Highlights from Edinburgh, Scotland

Much of my time traveling outside of the U.S. has been spent in Europe and I must say I that I absolutely love Europe and would move there in a heartbeat.

In 2014, I was invited to visit my Aunt yet again for another memorable trip across the pond.  In June, my mother, my dad’s father and I set off for a trip that would take us into London, up to Oxford, England, further north to Edinburgh, Scotland, into the Highlands and back south through York, England. Needless to say, it was a phenomenal trip.

The journey started off in a peculiar way, a story I will write about eventually.  I’ll let the suspense build for that one.

Fast forward a few days and almost 700 kilometers north, and we make it to Edinburgh, the capital of Scotland and the homeland of (a segment of) my ancestors.

Let’s first lay one ground rule out of respect – Edinburgh is not pronounced how it sounds.  Instead, act like the r and u are switched making it sound like Edinbrugh (even more like -bruh for us millennials).  Still unsure?  Listen to this.

As we drove into the ‘intellectual capital’ of Europe, on the left side of the road, which is always a trip in the UK, we knew we were extremely close to our flat but we just couldn’t seem to find the exact road we needed.

Queue attractive, young men working on the side of the road and, as always, I became the one nominated to go ask for directions with a giant smile.

Being the person I am, never scared and certainly not embarrassed to ask someone for directions, started to approach the men.  I made eye contact with one who said he could help me.  He took me to his truck where he had a local navi and told me to get in so we can look up the exact address.

From where my family sat (pointed in the opposite direction of the truck), all they could see was that I had jumped into a work truck with a stranger.  From what I heard after the event, they instantly thought twice of sending me alone.

However, as per the usual when travelling, there are good people everywhere in the world and the man wrote down the exact turns on a piece of paper and sent us on our way.

We found our flat about 2.5 blocks away and started to settle in.  I’m going to take this opportunity to tell you about Vacation Rentals By Owners (VRBO). It is essentially renting a flat, apartment, condo etc. for a period of time instead of staying in small, cramped hotels.  I love travelling this way due to access to full kitchens and living rooms.  We can easily go to the market to economically pick up groceries and gather in the living room to chat instead of being confined to a hotel room.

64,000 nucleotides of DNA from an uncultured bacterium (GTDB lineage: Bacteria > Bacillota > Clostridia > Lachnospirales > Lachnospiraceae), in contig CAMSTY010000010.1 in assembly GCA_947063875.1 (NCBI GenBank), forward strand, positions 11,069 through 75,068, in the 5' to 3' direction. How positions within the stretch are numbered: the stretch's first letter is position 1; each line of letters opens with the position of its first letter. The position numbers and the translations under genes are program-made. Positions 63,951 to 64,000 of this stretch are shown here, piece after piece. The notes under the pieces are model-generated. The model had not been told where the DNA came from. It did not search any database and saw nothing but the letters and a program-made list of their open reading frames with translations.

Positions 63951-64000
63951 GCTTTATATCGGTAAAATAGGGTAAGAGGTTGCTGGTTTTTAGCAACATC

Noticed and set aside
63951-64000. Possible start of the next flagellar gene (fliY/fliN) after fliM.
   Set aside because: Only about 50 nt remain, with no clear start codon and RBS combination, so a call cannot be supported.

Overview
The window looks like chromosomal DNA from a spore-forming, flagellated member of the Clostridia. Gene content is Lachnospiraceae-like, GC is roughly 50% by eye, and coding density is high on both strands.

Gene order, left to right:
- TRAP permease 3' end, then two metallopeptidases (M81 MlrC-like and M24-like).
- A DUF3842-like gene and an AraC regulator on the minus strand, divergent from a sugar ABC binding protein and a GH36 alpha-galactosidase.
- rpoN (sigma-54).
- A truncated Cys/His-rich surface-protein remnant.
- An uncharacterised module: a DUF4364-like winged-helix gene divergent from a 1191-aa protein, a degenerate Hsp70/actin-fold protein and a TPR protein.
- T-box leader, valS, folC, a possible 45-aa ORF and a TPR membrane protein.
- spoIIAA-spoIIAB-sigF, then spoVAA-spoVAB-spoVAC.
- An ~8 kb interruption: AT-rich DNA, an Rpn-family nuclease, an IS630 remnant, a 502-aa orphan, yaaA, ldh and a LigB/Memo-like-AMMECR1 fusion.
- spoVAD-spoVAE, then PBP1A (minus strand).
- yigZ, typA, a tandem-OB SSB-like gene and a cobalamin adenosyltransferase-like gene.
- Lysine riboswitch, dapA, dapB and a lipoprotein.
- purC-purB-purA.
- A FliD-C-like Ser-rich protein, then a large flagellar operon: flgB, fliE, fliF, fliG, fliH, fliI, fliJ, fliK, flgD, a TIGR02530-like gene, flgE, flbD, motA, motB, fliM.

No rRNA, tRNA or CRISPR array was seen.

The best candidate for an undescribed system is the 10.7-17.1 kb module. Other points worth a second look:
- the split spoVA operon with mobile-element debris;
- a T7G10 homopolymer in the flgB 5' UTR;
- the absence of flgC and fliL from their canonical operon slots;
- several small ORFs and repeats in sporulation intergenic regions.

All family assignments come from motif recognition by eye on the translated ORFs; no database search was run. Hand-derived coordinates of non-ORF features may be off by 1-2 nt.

Back to the Trip – While we were in Scotland we did a number of things that I would recommend to fellow visitors:

  • St. Andrews Golf Course
  • Tours of Abbeys & Castles
  • Whiskey Tasting & Pub Tours
  • The Highlands

Starting from the top, my parents were avid golfers so St. Andrews Golf Course was a must see for us.  ICYMI, St. Andrews is the oldest golf course in the world.  The visit to St. Andrews was extremely special to me knowing that my father was with us (in spirit) as we soaked up the sprawling, historic course alongside the water.  When we stopped into one of the picturesque pubs lining the outside of the fairways, we cheered our drinks to the happy, memorable moment.

As we returned from St. Andrews we ended up blowing a tire on the side of the road in one of the smallest towns in Scotland.  Our rental car did not have a spare tire in the back, but instead only patching equipment.  After some solid attempts, we had to call a tow truck.  But don’t worry, we made the best of our time waiting (in a pub).

Honestly, it might have been a blessing in disguise as our tow truck driver was the nicest Scottish man.  During our four hour drive back, he gave us food for thought.  He even took a detour through one of the most famous fishing villages and talked about the old Scotland, the perception of the English, the current political topic of succeeding from the UK and more.  It’s always a great learning experience to chat with a local when travelling and learn about the country and culture through their eyes.